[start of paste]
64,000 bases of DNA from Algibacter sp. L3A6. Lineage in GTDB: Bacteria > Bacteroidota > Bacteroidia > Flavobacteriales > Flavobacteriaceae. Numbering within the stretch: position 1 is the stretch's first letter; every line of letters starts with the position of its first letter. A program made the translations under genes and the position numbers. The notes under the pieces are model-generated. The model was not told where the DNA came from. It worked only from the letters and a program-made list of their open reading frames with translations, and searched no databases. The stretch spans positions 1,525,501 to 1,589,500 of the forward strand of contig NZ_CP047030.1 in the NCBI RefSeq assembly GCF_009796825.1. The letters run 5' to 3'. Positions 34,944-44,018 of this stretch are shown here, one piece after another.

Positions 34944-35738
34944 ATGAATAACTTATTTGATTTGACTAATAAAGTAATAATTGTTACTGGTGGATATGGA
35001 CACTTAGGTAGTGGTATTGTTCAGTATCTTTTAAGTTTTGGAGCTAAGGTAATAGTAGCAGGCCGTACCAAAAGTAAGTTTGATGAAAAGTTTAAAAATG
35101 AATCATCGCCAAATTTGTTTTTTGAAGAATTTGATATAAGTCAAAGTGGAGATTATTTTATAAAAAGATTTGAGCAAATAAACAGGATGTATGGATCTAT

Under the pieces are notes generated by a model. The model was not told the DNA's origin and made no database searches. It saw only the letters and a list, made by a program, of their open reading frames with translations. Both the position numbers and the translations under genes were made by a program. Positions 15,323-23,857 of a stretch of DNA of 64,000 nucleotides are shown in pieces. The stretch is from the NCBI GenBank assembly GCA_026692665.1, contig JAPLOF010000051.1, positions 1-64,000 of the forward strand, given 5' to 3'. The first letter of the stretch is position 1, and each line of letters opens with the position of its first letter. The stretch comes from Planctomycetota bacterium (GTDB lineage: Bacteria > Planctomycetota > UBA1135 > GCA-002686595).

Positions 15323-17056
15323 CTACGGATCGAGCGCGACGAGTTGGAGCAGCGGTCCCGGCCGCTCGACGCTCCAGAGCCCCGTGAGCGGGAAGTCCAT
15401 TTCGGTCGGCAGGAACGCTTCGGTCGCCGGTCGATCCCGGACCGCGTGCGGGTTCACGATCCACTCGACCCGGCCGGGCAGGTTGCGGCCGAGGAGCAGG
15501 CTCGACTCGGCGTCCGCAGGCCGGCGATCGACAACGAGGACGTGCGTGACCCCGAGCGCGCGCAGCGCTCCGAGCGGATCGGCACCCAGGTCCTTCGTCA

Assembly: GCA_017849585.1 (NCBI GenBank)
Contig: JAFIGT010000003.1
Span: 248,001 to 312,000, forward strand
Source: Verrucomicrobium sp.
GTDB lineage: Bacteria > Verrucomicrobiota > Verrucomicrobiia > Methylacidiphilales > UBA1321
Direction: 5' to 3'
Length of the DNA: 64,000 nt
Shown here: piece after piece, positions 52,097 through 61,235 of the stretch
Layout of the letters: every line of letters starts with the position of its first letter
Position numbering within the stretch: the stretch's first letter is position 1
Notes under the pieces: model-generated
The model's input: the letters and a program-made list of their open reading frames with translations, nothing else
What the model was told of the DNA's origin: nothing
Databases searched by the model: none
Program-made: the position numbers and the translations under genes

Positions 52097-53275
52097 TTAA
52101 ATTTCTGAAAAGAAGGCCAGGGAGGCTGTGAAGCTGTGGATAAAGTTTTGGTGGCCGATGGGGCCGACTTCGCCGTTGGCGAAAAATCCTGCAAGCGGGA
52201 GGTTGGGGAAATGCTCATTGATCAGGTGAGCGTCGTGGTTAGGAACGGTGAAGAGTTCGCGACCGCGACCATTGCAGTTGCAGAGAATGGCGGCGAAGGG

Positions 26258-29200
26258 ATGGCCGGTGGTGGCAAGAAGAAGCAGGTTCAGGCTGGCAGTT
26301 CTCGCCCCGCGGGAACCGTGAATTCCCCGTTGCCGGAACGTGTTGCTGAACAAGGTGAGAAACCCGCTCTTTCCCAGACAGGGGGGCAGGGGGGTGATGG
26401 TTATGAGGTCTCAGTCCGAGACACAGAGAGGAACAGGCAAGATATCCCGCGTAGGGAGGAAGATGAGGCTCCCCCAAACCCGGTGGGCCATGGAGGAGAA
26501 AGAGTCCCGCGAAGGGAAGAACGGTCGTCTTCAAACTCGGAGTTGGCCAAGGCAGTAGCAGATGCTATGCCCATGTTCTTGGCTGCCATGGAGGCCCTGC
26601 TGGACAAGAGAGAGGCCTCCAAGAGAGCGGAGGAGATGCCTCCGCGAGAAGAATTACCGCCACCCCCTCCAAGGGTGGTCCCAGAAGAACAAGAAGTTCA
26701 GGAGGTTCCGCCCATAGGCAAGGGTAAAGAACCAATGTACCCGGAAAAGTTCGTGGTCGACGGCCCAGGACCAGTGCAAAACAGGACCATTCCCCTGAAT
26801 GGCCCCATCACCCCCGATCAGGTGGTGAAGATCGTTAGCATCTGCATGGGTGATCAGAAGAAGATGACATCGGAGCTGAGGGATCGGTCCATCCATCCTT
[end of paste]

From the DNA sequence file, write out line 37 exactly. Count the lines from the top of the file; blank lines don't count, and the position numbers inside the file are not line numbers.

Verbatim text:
26801 GGCCCCATCACCCCCGATCAGGTGGTGAAGATCGTTAGCATCTGCATGGGTGATCAGAAGAAGATGACATCGGAGCTGAGGGATCGGTCCATCCATCCTT